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“It Simply Isn’t the 20th Century Any More Is It?: So Why Would We Teach as Though It Was?”

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Hi. Welcome. Welcome all of you really. It's early morning here. There's a mist outside the window that suggests there won't be much wind ... um, this morning, so I ... I think my ... I think my sailing is off. But the result will be that we get a chance to sit and talk together. Uh ... for uh, um, 45 minutes or so and I hope you're patient because there's just a mass to put over in the time that we've got. I'm going to talk about three things really with you, I'm just going to talk through some history, it seems to me there are some things that we've always known about how technology and learning in the 21st century is going to be different to the last century and then I'm going to reflect a little on ... gosh ... it would be churlish of me not to reflect on the ... the new world we find ourselves in I mean the world economy apparently is gone to hell in a hand cart. You know we've got, um, banks threatening meltdown and, err, even as I speak the headlines are running, um here on a dawn morning, um, indicating that there around the world you know the the economy, we thought perhaps was, um, stable and safe is rather less um, so than we expected. And finally I’m gonna say what, what does all this mean for, for learning. You know we’re, we’re entering the new age of learning and we need new schools, new universities, new strategies. Is this a revolution? Is it evolution? Is it a different place, so that's, that's what, thats what we are going to cover and, um, and we are going to do it, err, in as gentle and conversational way as we can because we have a chance later to discuss some of this stuff. um, and so let’s start... let’s start with our history You can see I am very old. These are, these are lines, you know, the patina of centuries going on here and I’ve been around this game for a huge amount of time. Started putting, gosh, wooden computers and the very earliest computers into schools to see if there was something magical about that, that illuminated screen that would captivate young minds. Of course there was. And all those years ago, the end of the seventies, the early eighties the... the challenge for us really was, what could we make the technology do that was useful? we knew what we needed in learning we just wanted to find some way of of, of getting it to, to happen, through these incredibly primitive screens with their blocky graphics you know, do you remember those, um, those pong games of.... er. We played on our computer screens. Well, you know, given the restraints it wasn't very hard to be honest to find things that were compelling, seductive and engaging. But now... but now the technology is a whole 'nother world. Now I've got, you know, in my, in my pocket here with my little iPhone. I've got more computing power than, um, a whole school had back in the eighties. You know, storage and connectivity and processing power and the little camera on the back and the ability to run web pages. My goodness. So the challenge for us now isn't what can we make the technology do. The challenge is gosh, we're in a world where technology can do jolly well anything we want.... In that world, what do we want? And what do we want turns out to be a very different thing, I think, to maybe what we were doing in the, in the last century with those big factory schools and those economies of scale and wisdom being delivered and a curriculum being received. Children reading, learning and inwardly digesting somebody else's information. So, what were the signs? What, where, where do we look back and see, rather obviously, seemed to me, that we were moving to a different world. Well, I, you know, gosh in the eighties. I remember putting a network of children together. This is before the Internet. Where we had, we had Prestel and sort of teletext service and electronic mail, of course, which has been around for, for eons. And we joined all this together and we allowed children and teachers to communicate from and to each other in a really rather, um, compelling way and did they enjoy it? Golly gosh, they did. Was it compelling? Yes. Were there the things that they wanted to do? They wanted to be part of a community.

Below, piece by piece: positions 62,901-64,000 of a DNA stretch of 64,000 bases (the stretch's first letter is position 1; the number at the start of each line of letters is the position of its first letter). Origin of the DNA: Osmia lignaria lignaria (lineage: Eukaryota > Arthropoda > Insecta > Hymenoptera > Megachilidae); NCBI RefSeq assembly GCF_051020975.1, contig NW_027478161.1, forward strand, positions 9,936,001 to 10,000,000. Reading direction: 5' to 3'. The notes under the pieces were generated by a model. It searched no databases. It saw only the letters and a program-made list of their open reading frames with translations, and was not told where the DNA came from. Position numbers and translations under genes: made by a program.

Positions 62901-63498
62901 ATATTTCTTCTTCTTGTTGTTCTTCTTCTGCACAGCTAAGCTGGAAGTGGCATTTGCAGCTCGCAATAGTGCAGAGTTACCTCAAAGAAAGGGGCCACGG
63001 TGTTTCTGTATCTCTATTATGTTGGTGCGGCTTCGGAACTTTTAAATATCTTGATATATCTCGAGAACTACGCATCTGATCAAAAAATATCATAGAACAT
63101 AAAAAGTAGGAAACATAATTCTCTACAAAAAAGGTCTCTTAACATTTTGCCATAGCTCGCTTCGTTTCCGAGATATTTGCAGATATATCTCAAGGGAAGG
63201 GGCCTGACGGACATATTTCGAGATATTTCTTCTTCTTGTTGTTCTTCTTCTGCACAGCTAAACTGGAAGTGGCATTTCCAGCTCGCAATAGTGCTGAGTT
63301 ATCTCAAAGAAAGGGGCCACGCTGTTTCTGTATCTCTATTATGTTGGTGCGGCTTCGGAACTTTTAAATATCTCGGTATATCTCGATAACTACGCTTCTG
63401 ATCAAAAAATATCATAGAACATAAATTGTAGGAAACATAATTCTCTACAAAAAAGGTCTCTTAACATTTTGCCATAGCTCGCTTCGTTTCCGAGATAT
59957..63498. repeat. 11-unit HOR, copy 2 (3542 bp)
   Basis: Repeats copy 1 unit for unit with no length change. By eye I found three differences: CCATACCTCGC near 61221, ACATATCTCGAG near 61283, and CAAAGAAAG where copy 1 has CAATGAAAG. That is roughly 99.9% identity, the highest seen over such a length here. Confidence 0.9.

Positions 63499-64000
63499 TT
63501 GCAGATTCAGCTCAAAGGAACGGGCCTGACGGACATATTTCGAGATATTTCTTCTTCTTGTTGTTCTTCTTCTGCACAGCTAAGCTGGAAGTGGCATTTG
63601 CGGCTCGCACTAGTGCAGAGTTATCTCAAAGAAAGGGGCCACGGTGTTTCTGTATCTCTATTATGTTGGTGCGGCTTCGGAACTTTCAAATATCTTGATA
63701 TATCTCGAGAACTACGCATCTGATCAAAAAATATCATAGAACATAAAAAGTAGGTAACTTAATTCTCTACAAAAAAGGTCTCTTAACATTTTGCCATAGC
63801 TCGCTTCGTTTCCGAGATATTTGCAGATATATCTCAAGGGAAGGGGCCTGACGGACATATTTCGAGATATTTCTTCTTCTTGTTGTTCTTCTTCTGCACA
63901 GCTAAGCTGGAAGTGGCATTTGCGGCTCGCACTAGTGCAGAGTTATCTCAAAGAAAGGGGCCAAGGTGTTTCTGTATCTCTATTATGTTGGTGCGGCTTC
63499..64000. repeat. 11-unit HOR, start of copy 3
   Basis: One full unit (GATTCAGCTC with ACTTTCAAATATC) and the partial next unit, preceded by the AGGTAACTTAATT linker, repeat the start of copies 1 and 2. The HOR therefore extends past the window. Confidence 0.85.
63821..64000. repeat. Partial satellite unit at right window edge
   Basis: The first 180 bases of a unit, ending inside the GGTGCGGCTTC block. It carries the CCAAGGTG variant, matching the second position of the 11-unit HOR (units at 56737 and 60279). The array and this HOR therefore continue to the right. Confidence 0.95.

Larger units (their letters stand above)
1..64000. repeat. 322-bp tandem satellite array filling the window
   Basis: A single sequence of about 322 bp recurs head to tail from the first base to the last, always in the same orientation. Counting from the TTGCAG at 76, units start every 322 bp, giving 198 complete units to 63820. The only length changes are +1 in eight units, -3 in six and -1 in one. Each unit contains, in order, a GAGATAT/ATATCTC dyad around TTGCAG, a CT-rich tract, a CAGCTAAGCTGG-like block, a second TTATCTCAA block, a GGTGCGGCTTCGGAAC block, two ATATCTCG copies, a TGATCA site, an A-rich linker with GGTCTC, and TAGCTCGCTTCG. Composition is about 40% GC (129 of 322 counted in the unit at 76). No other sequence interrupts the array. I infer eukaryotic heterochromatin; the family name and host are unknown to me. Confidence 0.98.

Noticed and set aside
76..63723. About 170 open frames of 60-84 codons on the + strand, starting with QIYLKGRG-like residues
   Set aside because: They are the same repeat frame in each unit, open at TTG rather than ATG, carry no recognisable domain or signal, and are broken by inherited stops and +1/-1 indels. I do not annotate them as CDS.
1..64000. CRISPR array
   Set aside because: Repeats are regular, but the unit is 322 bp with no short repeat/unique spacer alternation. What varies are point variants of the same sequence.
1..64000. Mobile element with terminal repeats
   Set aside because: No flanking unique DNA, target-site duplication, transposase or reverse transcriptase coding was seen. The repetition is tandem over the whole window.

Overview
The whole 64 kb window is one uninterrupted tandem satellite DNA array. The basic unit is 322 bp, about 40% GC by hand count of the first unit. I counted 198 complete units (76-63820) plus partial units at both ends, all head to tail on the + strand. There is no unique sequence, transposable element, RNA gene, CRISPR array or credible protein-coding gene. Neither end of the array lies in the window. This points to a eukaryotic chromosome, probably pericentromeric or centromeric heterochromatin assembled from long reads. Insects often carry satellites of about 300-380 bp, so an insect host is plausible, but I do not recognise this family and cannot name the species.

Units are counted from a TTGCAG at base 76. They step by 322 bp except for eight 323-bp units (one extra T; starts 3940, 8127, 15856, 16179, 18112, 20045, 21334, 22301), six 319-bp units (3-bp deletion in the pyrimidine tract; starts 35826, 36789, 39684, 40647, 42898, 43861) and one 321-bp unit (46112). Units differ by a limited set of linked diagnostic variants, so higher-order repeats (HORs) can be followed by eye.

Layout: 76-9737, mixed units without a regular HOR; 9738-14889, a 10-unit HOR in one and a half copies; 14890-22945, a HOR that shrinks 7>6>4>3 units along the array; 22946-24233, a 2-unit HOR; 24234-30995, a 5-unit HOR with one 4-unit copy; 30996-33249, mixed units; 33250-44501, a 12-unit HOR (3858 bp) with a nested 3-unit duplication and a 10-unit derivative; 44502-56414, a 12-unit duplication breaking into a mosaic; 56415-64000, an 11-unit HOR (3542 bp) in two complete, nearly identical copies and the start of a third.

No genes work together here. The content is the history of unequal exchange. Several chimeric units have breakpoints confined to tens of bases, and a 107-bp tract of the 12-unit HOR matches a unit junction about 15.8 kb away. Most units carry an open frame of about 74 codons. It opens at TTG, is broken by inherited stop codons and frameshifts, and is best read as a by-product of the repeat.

Video Details

Duration: 39 minutes and 20 seconds
Year: 2008
Country: United Kingdom
Language: English
Views: 1,402
Posted by: k12online on Oct 16, 2008

K12 Online Conference 2008
Amplifying Possibilities

Professor Stephen Heppell
St Katherine Docks, Tower of London, England
Blog Stephen’s Phone Blog

Originally published: 13 October 2008

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